Last year I walked in memory of my Aunt Susan. This year I'm walking in memory of her, and my friend Jane. I just hope that the numbers don't keep increasing like this every year....

I'll be heading out around 4am tomorrow, and I'll be offline after that until the end of the weekend. So I'll see you all on the other side. Until then,

For Susan Drucker
For Jane Waks,
and in the hope someday there won't be more names added to this list....

Time

May. 27th, 2011 06:34 pm
ladysprite: (MoonSun)
I feel like I should be Accomplishing Great Things right now. And yet... I'm not.

Work is a little slow for the next couple of months, and to be completely honest, I've made a conscious decision to let it stay that way. It's one of the hardest things I've ever done - growing up poor, there's a constant pressure to work more, work harder, earn more money, save more money, prepare for the inevitable catastrophes that will come your way. But while I'm not wealthy, I have to admit that I can live on what I'm earning with my current level of work, and that it'll probably be good for me to slow down the pace I've been living at for a little while.

The challenge now, though, is the feeling that I should be doing more with the downtime. I'm still working 4 days a week, but free time is free time, and part of me keeps shouting that I should be able to Accomplish. Get more translating done. Clean the house. Take on challenging cooking projects. Practice tango more often. Write something deep and meaningful here. Learn something useful.

Unfortunately, all I seem to really want to do is read, and go for walks, and play games. And while people tell me that this is okay, that it's allowed, that part of being a grownup is being able to choose to fritter your time away, it doesn't quite feel true.

So I read, and I play, and I feel guilty, and I sit down to write, and nothing comes out but this. Which, while it counts as writing, is neither deep nor meaningful. I thought that maybe by putting it into words I would be able to make myself understand it, feel better about the minutes and the hours and the evenings where I'm not driving myself, but I'm not sure I do.

Most of all, I want to have fun. I don't want to feel like I'm working, and I don't want to feel like I'm drifting, and I don't want to feel like I'm wasting time with whatever choice I've made. I just want to enjoy whatever the heck it is I've chosen to do....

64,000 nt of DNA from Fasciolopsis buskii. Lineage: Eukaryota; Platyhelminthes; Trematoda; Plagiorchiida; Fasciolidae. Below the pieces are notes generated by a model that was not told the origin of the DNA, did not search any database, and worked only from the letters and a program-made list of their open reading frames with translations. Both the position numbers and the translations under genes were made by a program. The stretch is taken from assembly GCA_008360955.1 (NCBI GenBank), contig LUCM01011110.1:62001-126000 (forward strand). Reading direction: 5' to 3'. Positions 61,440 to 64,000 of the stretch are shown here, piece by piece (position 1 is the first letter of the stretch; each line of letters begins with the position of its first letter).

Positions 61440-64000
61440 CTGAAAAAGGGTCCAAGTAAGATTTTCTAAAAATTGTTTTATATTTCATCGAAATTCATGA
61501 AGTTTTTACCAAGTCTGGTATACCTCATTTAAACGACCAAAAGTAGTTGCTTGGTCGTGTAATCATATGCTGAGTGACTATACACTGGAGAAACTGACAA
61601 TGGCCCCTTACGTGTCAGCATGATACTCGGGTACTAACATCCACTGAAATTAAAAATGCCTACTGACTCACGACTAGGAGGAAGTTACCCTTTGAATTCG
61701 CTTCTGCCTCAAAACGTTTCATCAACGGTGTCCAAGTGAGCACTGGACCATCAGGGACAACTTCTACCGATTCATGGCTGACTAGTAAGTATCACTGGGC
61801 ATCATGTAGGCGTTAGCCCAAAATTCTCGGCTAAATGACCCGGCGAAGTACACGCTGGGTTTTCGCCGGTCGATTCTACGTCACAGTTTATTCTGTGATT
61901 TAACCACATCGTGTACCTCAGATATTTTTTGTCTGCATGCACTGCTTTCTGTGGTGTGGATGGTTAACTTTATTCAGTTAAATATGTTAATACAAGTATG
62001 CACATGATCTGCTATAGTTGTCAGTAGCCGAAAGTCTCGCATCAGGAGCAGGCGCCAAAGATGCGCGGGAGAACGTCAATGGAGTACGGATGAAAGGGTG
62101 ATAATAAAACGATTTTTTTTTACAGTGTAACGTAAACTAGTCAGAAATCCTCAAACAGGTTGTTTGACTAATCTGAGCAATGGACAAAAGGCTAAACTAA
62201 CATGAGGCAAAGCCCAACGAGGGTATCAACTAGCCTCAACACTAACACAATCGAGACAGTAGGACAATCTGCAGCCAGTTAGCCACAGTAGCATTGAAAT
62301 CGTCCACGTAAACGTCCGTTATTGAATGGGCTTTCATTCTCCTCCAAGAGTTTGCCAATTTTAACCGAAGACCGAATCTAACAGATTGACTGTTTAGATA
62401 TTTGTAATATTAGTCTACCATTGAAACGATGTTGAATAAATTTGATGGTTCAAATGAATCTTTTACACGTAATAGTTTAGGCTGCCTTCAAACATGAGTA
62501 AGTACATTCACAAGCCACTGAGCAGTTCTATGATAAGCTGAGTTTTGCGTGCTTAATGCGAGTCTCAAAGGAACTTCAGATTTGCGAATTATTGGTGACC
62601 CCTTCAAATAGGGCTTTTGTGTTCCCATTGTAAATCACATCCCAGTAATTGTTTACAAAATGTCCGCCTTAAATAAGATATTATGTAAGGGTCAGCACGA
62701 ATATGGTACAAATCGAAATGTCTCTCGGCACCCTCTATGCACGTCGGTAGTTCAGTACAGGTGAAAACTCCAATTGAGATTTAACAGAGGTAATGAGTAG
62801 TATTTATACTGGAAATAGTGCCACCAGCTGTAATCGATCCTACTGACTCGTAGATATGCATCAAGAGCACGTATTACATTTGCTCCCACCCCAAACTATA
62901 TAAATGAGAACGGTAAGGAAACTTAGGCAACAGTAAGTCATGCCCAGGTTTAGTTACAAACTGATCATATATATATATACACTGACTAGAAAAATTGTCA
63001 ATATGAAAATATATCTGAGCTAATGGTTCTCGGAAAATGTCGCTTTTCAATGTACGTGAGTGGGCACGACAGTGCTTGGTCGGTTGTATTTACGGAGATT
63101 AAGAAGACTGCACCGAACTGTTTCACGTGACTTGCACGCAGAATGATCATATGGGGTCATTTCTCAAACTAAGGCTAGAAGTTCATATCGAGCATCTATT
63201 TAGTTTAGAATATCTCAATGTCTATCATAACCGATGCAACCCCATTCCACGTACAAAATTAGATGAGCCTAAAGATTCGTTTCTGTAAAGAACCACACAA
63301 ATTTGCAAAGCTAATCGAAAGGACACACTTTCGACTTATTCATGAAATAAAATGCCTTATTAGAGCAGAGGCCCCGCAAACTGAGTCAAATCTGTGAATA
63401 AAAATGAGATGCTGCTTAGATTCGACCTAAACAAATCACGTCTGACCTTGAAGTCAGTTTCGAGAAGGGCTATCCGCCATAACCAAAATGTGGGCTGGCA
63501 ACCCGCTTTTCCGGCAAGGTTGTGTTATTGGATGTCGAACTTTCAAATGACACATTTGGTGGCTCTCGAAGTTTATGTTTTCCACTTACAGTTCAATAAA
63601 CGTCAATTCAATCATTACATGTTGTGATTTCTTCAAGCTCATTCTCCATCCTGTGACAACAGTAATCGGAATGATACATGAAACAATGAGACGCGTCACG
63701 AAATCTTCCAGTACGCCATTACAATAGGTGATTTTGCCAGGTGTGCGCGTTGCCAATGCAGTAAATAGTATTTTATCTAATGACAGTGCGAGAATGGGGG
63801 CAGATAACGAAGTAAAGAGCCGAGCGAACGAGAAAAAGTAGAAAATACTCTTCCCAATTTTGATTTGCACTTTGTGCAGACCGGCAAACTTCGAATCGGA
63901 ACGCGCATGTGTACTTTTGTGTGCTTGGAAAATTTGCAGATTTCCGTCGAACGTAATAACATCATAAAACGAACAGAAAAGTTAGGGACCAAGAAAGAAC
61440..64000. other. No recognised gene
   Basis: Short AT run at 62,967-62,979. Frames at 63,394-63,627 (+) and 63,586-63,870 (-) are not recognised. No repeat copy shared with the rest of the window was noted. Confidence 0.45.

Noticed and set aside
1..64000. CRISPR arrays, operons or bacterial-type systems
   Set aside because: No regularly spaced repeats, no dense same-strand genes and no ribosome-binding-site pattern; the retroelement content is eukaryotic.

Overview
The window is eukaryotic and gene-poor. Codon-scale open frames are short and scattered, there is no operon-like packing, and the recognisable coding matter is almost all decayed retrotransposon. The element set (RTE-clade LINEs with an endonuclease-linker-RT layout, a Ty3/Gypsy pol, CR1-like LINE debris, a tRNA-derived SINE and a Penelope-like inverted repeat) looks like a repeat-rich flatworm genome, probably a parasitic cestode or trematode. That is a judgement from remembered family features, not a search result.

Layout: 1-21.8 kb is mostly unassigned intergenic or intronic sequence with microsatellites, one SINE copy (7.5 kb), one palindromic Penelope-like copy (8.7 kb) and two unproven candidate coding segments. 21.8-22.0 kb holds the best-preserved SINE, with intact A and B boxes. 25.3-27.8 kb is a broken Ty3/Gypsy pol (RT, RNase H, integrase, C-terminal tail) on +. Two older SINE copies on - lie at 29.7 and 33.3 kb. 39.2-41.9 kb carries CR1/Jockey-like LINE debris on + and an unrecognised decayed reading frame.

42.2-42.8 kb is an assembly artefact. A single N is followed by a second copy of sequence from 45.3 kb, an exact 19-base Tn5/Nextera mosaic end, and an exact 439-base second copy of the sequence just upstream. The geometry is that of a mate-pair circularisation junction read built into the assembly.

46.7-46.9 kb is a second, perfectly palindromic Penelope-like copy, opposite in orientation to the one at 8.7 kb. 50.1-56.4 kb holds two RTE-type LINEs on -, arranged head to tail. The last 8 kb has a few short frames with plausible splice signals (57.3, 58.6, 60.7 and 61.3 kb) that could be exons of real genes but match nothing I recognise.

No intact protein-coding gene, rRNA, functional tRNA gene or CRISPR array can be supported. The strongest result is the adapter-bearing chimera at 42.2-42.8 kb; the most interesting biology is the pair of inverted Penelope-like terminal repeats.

ladysprite: (Default)
We tend to think about happiness as a state of being - just something that you are or aren't, based on outside circumstances and internal factors, but it's interesting to realize that, in a lot of ways, it's a learned skill.

I'm a fairly positive person. I tend to be optimistic, at least when it comes to things other than myself. My default assumption is to generally think the best of people. I'm easy to please; I generally like stuff. People, stories, things, the world. I never developed the trendy cynicism that seems to make so many people generally unsatisfied with life. But, all that said, happiness has never been easy for me. It was something that I had to ponder for a long time before I even recognized it, and I spent a lot of time both consciously and unconsciously working towards learning to be happy. And it's something, apparently, that can be easily forgotten.

Objectively speaking, things are going well for me right now. [livejournal.com profile] umbran has a new job, a good one - it starts as a contract, but will hopefully parlay into a full-time position. This is years of worry taken off our plates, right now. I have enough work, at the moment, and cases are going well. There are blossoms on my lilacs, and the daffodils and tulips I planted last fall are coming up. The sun has made a few appearances; yesterday it was bright and warm enough that I wound up walking to my brunch date instead of driving. I have a whole lot of love and friendship in my life, and I'm doing my best to remember to make time with friends instead of hiding by myself or narrowing my life down to one or two people.